Epilepsy and pregnancy
Nowadays having epilepsy is no longer usually a reason not to have children of your own. Most expectant mothers with epilepsy progress through pregnancy largely without problem.
Important note: It is important to discuss starting a family with your neurologist well in advance, if possible two years before a planned pregnancy. This is particularly relevant to girls and young women taking valproate (trade names include Depakine and Orfiril). – See the base of this page for more information.
As contraceptives can interact with anti‐epileptic drugs, women should also consult their neurologist if they need to take them.
Apart from a few rare exceptions, epilepsies are not inherited disorders.
If several family members have epilepsy or a person suspects they may have an inherited form of epilepsy then it may be worth undertaking genetic testing.
If taken by the mother during pregnancy, valproate causes abnormalities (e.g. spina bifida) in around 10 percent of infants. It also causes developmental problems (lower than average intelligence, autism) in around 30 to 40% of children whose mothers took valproate while pregnant.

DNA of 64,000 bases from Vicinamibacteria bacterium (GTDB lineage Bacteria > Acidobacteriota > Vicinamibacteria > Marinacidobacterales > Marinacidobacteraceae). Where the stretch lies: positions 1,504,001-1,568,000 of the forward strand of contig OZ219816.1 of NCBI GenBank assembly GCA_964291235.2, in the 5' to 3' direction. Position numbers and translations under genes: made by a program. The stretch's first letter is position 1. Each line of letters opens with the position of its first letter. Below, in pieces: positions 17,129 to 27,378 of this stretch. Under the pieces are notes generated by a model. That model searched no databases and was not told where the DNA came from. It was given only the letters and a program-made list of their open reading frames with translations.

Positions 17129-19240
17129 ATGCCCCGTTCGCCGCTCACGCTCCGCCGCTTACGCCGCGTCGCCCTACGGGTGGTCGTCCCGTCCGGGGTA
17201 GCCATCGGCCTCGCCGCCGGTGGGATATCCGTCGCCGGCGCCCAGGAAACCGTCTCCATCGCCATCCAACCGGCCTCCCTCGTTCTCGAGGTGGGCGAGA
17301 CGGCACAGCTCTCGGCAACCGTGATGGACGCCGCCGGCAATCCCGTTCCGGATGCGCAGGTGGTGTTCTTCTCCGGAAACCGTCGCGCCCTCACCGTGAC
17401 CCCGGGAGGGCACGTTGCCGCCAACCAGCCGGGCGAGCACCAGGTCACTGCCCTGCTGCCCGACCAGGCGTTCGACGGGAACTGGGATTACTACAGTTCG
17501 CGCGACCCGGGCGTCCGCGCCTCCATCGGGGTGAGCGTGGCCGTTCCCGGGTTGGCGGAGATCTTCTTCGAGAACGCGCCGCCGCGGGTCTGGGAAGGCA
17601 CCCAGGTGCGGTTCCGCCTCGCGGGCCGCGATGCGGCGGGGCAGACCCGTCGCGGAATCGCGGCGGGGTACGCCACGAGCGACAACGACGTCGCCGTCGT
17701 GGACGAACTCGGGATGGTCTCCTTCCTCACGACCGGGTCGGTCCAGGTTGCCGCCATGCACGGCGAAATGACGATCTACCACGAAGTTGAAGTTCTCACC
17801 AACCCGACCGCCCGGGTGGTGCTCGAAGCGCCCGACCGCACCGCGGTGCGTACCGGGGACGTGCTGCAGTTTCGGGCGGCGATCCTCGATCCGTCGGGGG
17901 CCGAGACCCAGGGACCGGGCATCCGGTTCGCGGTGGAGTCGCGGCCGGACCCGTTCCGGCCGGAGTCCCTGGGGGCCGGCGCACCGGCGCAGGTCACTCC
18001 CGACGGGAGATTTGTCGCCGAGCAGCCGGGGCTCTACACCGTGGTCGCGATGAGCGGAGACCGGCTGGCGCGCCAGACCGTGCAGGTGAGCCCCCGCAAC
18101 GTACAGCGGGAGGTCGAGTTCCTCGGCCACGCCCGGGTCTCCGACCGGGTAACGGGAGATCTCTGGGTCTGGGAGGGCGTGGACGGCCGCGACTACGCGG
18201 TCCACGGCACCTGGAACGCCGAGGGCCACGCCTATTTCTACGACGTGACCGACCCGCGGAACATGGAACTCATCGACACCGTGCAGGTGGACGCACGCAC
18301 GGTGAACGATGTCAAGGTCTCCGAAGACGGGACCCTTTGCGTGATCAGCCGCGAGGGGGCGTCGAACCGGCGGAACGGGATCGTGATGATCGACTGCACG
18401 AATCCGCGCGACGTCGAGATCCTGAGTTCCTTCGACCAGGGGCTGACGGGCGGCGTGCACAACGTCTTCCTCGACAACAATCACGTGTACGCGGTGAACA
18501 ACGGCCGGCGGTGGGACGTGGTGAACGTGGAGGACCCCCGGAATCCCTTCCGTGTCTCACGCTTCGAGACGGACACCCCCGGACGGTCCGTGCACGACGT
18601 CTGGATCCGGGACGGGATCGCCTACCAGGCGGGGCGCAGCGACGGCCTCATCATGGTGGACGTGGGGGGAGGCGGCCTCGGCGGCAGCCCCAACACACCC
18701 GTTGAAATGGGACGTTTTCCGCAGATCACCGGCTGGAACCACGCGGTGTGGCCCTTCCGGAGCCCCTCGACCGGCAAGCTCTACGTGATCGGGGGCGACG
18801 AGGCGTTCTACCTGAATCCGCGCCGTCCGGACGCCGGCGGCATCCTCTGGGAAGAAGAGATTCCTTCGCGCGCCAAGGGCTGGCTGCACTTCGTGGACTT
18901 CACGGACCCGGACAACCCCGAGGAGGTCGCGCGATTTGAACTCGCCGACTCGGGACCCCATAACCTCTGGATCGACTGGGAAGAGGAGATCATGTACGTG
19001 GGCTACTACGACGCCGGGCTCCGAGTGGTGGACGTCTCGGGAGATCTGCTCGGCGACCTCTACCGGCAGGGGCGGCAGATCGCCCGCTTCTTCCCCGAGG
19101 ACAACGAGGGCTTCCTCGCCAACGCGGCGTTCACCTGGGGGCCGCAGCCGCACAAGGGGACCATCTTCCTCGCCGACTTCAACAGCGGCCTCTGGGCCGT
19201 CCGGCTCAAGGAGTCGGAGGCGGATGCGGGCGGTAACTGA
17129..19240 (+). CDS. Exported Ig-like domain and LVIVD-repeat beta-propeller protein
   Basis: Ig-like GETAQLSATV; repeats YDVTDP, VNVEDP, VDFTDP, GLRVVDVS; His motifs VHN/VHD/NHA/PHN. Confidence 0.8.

The medication containing the active ingredient valproic acid or valproate is available in Switzerland under the trade names Depakine Chrono, Orfiril, Convulex, Valproat Chrono Desitin retard, Valproat Sandoz retard and Valproate Chrono Zentiva.
If someone is already taking valproate and wants to become pregnant or is pregnant already, they must not under any circumstances stop taking their medication without medical advice – a fall during a seizure could be more dangerous to the unborn child and the mother than the side effects of the drug. Patients who fall into the above categories should urgently consult the neurologist who is treating them.
Our advice to doctors and epilepsy patients: We recommend that girls and women of childbearing age do not start or continue treatment with valproate. Only if no other alternative is effective can there be a case for taking valproate.